Indian photography - a history of the performative
A new exhibition in Vancouver examines the performative nature of photography and its subversive potential
Back in the 19th century, artists in cities like Bombay, Calcutta and Madras were instrumental in the rapid expansion of an emerging, recently invented medium - photography. Ever since, India has been home to a strong tradition of photography, a form which has enabled an often subversive brand of ‘performativity’ and re-representation.
The Bengal Photographic Society was established in Calcutta in 1856. One of its members was Ram Singh II, the Maharaja of Jaipur - whose fondness and skill for the art form led him to later be known as the “Photographer Prince”. The camera captured Ram Singh’s imagination and he ended up not just amassing a formidable collection of photographs but also producing a body of ground-breaking work himself.
A series of portraits by Ram Singh feature in an exhibition opening this week at the Vancouver Art Gallery, which charts several generations of Indian photographers who have used the medium to reconstruct reality in areas like gender, religion and sexual identity.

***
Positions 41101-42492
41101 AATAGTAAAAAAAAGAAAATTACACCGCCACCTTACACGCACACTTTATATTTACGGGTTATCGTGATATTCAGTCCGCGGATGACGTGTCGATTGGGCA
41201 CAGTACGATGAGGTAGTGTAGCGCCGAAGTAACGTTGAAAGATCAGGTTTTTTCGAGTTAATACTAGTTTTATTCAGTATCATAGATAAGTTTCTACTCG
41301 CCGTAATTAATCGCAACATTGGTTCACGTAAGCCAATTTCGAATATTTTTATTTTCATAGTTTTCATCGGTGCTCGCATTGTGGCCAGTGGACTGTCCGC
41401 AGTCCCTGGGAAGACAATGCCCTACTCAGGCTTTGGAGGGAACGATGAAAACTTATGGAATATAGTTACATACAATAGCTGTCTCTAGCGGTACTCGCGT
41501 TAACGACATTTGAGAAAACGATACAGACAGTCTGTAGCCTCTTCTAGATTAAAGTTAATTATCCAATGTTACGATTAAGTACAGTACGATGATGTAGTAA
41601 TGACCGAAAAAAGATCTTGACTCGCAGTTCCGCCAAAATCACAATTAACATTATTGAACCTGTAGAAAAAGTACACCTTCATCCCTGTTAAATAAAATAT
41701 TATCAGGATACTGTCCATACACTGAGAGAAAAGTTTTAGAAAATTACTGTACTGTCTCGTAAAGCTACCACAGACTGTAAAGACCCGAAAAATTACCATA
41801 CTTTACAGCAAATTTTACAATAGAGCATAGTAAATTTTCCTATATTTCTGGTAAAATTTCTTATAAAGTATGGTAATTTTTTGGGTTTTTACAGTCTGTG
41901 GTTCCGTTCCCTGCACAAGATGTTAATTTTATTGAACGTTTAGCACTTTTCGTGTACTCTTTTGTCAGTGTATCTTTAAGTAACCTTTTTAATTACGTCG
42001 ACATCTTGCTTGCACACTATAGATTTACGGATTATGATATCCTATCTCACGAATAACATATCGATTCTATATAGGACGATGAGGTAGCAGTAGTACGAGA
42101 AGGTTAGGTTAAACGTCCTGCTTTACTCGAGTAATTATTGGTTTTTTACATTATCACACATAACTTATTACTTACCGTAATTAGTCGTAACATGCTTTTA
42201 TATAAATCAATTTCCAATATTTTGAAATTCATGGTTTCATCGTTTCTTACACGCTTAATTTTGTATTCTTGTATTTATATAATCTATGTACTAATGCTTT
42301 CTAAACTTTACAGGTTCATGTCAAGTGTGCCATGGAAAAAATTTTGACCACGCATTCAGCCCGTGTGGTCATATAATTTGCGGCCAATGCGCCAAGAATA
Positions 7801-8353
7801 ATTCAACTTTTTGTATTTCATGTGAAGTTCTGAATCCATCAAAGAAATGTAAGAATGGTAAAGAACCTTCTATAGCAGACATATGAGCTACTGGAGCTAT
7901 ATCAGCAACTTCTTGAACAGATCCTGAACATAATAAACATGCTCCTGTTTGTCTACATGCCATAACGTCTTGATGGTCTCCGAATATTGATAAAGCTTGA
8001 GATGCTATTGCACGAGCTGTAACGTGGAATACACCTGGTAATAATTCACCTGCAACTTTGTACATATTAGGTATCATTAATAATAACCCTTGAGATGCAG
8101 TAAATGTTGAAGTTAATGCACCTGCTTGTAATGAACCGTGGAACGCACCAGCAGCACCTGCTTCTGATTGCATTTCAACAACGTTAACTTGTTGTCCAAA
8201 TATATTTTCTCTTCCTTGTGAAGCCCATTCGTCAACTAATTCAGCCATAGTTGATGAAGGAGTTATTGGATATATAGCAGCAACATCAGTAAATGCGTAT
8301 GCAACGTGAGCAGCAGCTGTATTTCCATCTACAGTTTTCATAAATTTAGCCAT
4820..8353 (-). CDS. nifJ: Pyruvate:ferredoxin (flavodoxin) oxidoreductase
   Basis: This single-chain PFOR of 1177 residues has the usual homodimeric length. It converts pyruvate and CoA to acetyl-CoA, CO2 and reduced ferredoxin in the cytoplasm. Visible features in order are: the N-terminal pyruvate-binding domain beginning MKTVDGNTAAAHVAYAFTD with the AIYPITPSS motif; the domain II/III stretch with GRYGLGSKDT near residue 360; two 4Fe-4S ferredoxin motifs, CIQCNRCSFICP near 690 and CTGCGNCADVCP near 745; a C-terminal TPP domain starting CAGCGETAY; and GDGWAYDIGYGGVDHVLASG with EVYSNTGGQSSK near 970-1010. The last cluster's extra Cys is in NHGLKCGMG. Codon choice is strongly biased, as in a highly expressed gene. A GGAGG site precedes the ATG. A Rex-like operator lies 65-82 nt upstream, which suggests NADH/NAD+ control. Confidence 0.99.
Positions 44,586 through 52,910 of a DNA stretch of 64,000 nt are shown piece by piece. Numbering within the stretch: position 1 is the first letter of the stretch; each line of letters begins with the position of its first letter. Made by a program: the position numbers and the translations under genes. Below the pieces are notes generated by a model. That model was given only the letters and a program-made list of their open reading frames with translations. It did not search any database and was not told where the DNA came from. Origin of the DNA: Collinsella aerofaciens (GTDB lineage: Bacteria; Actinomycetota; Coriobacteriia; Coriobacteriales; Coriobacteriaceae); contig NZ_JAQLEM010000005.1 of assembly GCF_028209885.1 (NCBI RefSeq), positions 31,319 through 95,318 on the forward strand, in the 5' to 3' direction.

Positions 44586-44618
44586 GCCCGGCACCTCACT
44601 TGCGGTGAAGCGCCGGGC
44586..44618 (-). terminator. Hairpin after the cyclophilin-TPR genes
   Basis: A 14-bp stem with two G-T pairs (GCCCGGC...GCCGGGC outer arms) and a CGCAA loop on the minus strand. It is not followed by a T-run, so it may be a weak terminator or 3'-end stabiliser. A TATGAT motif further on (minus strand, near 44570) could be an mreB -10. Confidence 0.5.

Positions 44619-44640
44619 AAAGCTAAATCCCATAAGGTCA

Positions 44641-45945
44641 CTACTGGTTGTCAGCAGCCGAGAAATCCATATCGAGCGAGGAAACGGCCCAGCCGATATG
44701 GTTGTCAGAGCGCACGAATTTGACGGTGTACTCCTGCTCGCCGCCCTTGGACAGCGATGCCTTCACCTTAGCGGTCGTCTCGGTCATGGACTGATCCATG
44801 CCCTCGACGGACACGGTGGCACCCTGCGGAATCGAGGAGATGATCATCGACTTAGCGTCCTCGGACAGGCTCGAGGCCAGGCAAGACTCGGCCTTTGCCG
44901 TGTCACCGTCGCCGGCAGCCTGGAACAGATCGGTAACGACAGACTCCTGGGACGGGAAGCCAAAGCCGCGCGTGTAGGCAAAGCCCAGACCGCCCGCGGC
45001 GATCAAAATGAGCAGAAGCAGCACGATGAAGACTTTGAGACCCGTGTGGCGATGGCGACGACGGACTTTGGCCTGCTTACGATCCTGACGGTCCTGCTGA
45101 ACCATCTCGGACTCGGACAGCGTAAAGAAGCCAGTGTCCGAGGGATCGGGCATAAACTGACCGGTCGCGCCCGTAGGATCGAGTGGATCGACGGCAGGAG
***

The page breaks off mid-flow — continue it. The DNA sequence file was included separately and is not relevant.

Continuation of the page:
Another important historial figure in Indian photography is Umrao Singh Sher-Gil, who is recognised as one of the pioneers in what we understand today as self-portraiture. Both he and his grandson, Vivan Sundaram, feature in the exhibition, alongside a wide range of other contemporary artists.
The photo series Sunhere Sapne (Golden Dreams) by Pushpamala N presents an ironic look at the post-independence Indian family, by staging herself as both a stereotypical middle-class housewife and her fantasy alter-ego, a wealthy socialite.
Naveen Kishore’s works depicts the tradition of male actors dressing as female goddesses in Bengali folk theatre; while the stylised images of Sunil Gupta’s Sun City series document the life of gay men in the saunas of Paris. Other photographers on display in the exhibition include Tejal Shah, Gauri Gill and Nikhil Chopra.